Excellent neurological and biochemical diets nourish the nervous systems of high risk infants such as babies who miss out on the normal stimulation and gravitational changes associated with movement and touch. A good neurological diet includes stimulation on the face, lips, in the mouth, as well as on the rest of the body. An intensive oral-motor program from either a speech-language pathologist or occupational therapist can normalize sensory processing in the mouth. Studies show that sensory stimulation causes the neurons to form more complex connections, thus increasing the size and capacity of the brain.

Some innovative birthing centers are turning moms and dads into human incubators by bundling premature babies into slings that the parents carry around all day. Instead of a static machine, the baby can use her mother or father’s heartbeat, breathing, movement, and heat to regulate. (See Mothering, Mar-Apr 2006.) A further benefit is that the good bacteria living on the skin of the parent is shared with the baby, and builds immune defenses.

The biochemical diet for high risk infants must include a multitude of long chain fatty acids. When available, breast milk is the best choice. Nursing mothers should add mercury-free fish oils to their intake to assure proper fat balance for babies’ brain development. Vegetarians can get the omega-3 fats found in fish in algae-based docosahexaenoic acid (DHA) supplements.

All babies can benefit from DHA in formula, breast milk, or directly. DHA Purity, available from www.drfuhrman.com is an algae derived liquid supplement suitable for babies. Use ¼ ml for babies less than 6 months.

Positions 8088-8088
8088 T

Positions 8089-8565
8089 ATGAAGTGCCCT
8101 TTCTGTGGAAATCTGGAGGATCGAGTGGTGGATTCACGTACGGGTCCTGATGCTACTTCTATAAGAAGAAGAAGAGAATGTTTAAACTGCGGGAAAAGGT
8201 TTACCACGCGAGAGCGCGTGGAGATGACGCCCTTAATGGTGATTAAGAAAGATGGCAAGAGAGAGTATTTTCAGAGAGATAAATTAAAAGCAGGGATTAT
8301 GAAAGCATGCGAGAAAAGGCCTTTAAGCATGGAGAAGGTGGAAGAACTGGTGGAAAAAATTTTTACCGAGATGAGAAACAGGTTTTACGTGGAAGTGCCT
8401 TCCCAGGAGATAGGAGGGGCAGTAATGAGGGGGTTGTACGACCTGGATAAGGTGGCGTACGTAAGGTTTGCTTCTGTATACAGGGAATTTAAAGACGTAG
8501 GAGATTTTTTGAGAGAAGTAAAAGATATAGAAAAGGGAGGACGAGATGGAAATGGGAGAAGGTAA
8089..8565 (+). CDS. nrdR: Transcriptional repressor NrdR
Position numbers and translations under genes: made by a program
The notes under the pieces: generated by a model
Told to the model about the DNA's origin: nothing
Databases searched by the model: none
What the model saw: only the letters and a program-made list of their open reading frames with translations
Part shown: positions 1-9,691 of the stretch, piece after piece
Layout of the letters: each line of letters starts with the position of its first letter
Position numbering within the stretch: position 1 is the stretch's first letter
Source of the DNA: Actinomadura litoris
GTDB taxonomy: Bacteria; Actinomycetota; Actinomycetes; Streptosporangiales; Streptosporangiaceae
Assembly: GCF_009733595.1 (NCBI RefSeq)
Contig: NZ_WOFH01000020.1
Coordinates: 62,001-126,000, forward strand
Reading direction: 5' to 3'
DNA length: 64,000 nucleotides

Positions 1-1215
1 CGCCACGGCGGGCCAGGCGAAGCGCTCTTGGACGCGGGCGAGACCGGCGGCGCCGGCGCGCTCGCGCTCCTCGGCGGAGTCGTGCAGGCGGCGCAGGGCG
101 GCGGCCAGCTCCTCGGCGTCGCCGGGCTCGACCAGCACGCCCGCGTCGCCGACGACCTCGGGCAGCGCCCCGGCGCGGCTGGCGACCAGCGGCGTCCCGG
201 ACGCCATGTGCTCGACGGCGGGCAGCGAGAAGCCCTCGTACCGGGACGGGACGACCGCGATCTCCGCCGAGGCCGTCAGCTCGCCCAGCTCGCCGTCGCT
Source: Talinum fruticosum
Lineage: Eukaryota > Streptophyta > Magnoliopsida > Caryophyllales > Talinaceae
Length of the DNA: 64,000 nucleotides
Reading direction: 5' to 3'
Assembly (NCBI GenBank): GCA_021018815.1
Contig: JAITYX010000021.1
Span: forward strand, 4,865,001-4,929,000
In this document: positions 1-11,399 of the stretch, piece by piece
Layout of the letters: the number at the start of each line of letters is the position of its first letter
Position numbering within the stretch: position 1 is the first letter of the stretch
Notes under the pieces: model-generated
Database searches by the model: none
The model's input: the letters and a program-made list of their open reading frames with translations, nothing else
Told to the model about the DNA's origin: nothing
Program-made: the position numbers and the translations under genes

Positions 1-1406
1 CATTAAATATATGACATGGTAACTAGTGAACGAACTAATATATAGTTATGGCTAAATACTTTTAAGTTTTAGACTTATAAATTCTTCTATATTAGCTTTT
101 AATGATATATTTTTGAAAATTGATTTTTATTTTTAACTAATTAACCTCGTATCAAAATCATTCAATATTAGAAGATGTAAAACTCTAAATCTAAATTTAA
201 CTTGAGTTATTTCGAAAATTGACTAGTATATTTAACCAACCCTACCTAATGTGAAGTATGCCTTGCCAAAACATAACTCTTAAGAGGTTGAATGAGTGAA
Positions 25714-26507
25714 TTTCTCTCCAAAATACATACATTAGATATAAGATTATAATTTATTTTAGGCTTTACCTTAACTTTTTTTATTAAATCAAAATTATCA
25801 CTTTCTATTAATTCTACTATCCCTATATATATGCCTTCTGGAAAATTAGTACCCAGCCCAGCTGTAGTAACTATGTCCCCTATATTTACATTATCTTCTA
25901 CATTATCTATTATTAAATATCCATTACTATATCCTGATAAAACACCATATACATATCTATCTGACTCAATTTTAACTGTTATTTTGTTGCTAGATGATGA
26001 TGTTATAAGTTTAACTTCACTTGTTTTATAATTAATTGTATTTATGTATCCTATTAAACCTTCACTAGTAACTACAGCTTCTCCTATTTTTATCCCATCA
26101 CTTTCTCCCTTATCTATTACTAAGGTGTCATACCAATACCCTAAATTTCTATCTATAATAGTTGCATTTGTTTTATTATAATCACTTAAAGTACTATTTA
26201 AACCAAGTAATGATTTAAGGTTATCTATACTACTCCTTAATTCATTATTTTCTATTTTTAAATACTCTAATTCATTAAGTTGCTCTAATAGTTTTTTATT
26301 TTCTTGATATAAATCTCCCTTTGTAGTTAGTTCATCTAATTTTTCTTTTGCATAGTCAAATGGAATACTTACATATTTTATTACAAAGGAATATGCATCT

Helping the Gut

Good bacteria or probiotics help formula-fed babies gain weight properly and absorb the fats they need for brain development. Most premature and colicky babies have digestive systems that are not ready for food. While they need nutrients, eating further irritates their underdeveloped systems. Good bacteria feed on food particles and produce short chain fats that act like healing balm for the gut lining. Probiotics also improve immune functioning by producing antibacterial substances and reducing allergic response.

Bifidobacterium bifidum, or other members of the bifido family, which normally inhabit the intestines of infants, are the best ones to add to infant formula. Because they are heat sensitive, add to a bottle after it is heated and is ready for consumption. Most good health food stores carry bifido bacteria for infants in the refrigerator section.

Help prevent sensory problems in high risk toddlers by improving the neurological diet, adding DHA and good bacteria. Start with these interventions preventively, before sensory symptoms appear. If no problems occur you may not know if you have prevented delays, but the only side effect is a healthy, happy baby.

For more on feeding premature and high-risk infants, read Fuhrman’s Disease-Proof Your Child: Feeding Kids RightDisease-Proof Your Child, Galland’s Superimmunity for Kids : What to Feed Your Children to Keep Them Healthy Now, and Prevent Disease in Their FutureSuperimmunity for Kids, and Schmidt’s Brain-Building Nutrition: How Dietary Fats and Oils Affect Mental, Physical, and Emotional IntelligenceBrain-Building Nutrition.

[Initially published in New Developments: Volume 11, Number 3 - Spring, 2006]

All material in this web site is given for information purposes only and is not to be substituted for advice from your health care provider.


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Page last modified: February 23, 2009